But a hip injury to Joe Flacco suddenly put the fleet-footed first-round pick on the fast track.
Now, Jackson not only is suiting up for a postseason game in his eighth career start, he's making NFL history: He will become the youngest quarterback ever to start an NFL playoff game.
The fact he will be the first quarterback to start a playoff game before his 22nd birthday has seemed to impress everyone except Jackson himself.
"I’m here to play football. I was 21 all year,” Jackson said. "So, it’s another game for me."
Jackson will start Sunday’s wild-card game between the Ravens and Los Angeles Chargers at 21 years, 364 days. He will surpass Bernie Kosar, who was 22 years, 40 days old when he started for the Cleveland Browns and threw his first touchdown pass in a 1985 postseason game to Ozzie Newsome (who drafted Jackson 33 years later).
Young quarterbacks have recorded mixed success in the postseason. Since 2001, only four quarterbacks 23 years old and under have won a playoff game (Michael Vick, Ben Roethlisberger, Flacco and Mark Sanchez). Over that span, quarterbacks 23 and younger have a 10-11 record (.476) in the postseason.
Jackson shows his youthful exuberance on the field, from dancing in the huddle to somersaulting into the end zone. But the Ravens don’t think too much about Jackson’s age. Players and coaches have praised Jackson for his poise in going 6-1 as a starter this season.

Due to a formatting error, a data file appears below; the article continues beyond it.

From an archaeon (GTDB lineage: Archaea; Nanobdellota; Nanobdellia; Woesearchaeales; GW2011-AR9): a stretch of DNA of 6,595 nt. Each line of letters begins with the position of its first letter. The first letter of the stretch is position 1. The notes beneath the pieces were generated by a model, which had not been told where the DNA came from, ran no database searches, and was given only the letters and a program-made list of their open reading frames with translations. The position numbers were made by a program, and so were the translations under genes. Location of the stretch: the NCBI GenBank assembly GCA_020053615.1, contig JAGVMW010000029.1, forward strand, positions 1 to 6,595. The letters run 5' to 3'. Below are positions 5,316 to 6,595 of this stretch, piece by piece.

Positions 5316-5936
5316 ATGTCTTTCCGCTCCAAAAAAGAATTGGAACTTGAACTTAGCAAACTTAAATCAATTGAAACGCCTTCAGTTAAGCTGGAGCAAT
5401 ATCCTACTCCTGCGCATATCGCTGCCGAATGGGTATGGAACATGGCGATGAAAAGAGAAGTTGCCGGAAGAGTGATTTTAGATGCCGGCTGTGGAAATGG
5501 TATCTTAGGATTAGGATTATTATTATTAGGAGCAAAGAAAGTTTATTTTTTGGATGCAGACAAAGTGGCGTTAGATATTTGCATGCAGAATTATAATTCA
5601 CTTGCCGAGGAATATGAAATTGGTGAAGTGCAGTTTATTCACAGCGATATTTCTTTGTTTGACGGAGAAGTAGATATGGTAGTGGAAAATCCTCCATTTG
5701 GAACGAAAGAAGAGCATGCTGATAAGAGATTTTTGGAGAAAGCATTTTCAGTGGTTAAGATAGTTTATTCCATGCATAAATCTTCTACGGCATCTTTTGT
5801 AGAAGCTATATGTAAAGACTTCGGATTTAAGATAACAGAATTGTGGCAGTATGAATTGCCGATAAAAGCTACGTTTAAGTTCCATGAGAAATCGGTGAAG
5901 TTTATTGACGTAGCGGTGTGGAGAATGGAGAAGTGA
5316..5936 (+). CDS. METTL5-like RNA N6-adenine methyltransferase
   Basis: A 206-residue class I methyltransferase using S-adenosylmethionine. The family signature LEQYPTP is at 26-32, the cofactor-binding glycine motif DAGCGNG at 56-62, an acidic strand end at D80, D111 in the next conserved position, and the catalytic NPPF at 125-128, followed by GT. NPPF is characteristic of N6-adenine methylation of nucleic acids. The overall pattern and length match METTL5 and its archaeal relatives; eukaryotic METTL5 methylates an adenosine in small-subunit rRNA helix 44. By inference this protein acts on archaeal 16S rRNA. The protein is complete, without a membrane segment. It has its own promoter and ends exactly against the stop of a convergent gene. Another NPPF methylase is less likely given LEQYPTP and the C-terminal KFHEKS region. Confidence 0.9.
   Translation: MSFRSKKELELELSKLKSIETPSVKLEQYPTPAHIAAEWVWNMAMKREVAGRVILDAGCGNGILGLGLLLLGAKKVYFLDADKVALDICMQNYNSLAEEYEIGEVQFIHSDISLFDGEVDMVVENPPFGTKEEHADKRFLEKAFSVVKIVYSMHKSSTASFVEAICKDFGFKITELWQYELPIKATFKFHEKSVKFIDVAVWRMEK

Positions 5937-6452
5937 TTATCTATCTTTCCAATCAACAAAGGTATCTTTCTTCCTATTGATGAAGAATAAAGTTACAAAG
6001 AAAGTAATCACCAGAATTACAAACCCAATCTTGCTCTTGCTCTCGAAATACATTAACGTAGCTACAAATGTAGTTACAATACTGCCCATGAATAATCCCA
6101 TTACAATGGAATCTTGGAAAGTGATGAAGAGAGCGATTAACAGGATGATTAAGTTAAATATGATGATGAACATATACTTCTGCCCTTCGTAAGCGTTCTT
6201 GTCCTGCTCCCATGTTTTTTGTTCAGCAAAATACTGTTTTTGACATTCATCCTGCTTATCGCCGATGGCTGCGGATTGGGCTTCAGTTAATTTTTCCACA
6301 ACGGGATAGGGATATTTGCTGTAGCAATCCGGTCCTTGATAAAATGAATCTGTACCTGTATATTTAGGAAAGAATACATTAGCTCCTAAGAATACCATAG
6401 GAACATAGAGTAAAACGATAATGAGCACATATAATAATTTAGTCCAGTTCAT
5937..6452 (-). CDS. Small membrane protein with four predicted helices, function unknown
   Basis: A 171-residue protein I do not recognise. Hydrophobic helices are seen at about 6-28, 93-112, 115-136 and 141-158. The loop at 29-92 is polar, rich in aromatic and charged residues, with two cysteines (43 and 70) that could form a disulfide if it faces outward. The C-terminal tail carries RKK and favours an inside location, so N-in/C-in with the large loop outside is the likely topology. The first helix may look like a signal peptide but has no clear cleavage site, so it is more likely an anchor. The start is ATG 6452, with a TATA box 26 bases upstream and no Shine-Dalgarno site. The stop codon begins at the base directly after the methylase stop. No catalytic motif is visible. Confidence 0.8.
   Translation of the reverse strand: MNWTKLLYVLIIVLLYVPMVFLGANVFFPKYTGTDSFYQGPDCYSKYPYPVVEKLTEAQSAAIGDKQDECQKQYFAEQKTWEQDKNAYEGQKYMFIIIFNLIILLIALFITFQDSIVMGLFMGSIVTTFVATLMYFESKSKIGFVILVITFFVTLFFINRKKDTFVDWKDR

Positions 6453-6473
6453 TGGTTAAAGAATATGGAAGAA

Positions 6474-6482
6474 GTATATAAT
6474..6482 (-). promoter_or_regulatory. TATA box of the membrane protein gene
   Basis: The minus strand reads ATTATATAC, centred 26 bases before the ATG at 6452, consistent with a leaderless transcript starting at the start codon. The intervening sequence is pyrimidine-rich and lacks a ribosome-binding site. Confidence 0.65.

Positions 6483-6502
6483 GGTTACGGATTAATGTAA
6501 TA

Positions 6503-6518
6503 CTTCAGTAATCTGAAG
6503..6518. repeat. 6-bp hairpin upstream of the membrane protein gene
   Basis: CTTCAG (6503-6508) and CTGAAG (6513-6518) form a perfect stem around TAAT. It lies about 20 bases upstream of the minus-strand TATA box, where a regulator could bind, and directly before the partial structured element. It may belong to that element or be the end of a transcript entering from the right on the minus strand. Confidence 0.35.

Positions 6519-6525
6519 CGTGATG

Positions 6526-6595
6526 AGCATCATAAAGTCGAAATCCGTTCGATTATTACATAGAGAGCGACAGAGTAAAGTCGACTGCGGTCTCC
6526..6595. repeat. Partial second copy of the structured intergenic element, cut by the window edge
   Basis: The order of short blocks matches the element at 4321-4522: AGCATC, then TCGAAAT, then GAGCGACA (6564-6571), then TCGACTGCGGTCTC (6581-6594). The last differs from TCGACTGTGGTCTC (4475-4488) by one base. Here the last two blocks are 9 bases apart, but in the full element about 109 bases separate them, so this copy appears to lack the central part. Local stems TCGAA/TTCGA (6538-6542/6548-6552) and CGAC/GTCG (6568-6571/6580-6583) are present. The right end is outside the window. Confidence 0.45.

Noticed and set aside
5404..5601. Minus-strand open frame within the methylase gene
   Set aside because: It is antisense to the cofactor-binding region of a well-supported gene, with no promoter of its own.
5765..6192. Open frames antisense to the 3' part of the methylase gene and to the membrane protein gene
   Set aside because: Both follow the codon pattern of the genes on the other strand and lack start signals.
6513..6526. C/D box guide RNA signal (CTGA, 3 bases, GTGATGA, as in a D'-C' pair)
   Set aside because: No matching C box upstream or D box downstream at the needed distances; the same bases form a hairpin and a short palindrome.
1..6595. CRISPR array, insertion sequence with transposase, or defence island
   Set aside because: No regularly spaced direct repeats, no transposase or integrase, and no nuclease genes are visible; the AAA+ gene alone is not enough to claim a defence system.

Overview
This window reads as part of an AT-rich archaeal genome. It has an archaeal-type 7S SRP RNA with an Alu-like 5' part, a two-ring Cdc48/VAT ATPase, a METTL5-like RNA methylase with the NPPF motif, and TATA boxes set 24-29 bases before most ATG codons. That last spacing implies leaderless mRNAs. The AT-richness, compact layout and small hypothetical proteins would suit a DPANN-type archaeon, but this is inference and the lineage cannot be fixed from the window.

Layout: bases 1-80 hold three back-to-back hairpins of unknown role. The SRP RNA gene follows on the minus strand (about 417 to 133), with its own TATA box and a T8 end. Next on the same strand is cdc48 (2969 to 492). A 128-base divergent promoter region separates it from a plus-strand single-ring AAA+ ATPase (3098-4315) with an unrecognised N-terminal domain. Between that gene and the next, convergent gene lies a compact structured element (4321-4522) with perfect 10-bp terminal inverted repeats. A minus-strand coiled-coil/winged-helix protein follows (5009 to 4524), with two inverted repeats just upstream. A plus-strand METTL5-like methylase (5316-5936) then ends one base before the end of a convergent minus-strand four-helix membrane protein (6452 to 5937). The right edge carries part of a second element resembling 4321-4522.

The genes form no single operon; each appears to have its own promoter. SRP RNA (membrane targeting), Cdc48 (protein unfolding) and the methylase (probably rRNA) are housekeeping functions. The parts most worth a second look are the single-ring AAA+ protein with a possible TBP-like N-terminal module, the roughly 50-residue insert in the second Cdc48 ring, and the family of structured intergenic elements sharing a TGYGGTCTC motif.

"Lamar’s maturity has impressed me greatly,” coach John Harbaugh said. "Players see it when he walks around. He’s very comfortable with who he is. That’s a sign of maturity, for sure.”
In comparison, Jackson will be making his eighth career start, while Chargers quarterback Philip Rivers will be starting in his 10th postseason game.
When Jackson and Rivers, 37, square off, it will be the third-largest age gap between starting quarterbacks for an NFL postseason game, according to the Elias Sports Bureau. Jackson was only 7 years old when Rivers threw his first NFL pass, against the Kansas City Chiefs on Jan. 2, 2005.
But Jackson appears unnerved by his whirlwind season. At this time last year, Jackson was playing in the TaxSlayer Bowl. He's now three wins from reaching the Super Bowl.
"It’s just a name -- ‘the playoffs,'" Jackson said. "You’re trying to get the championship now. It was for us to get in it, and we’re in it now, so we want the big thing. We want the big thing now."
Jackson has been the key to the NFL's most dominating rushing attack since the middle of November, and he has done enough in the passing game to win. Harbaugh had the opportunity to go back to his Super Bowl-winning quarterback on Dec. 12, when Flacco was medically cleared to play again. But he stuck with the more inexperienced but hotter hand in Jackson.
"Every single game he's definitely getting a little bit more calm, more confident in what he does," Pro Bowl guard Marshal Yanda said. "Young guys have a chance to grow in every single game, and I think he's done that."
It is believed that Michael Vick is the youngest quarterback to win an NFL playoff game. Vick was 22 years and 192 days old when he won at Green Bay.
The last time the Ravens went with a rookie in a playoff game was Flacco in 2008. Flacco, who was 23 at the time, led Baltimore to the AFC Championship Game that season.
"In the NFL," wide receiver John Brown said, "age don't mean nothing if you can play."
Jackson turns 22 on Monday, a day after his first playoff game. He knows what would make the best gift.
"That win, I can taste it,” Jackson said. "Just like Thanksgiving, with that food and sweet potato pie. I’m trying to taste that victory for my birthday Monday.”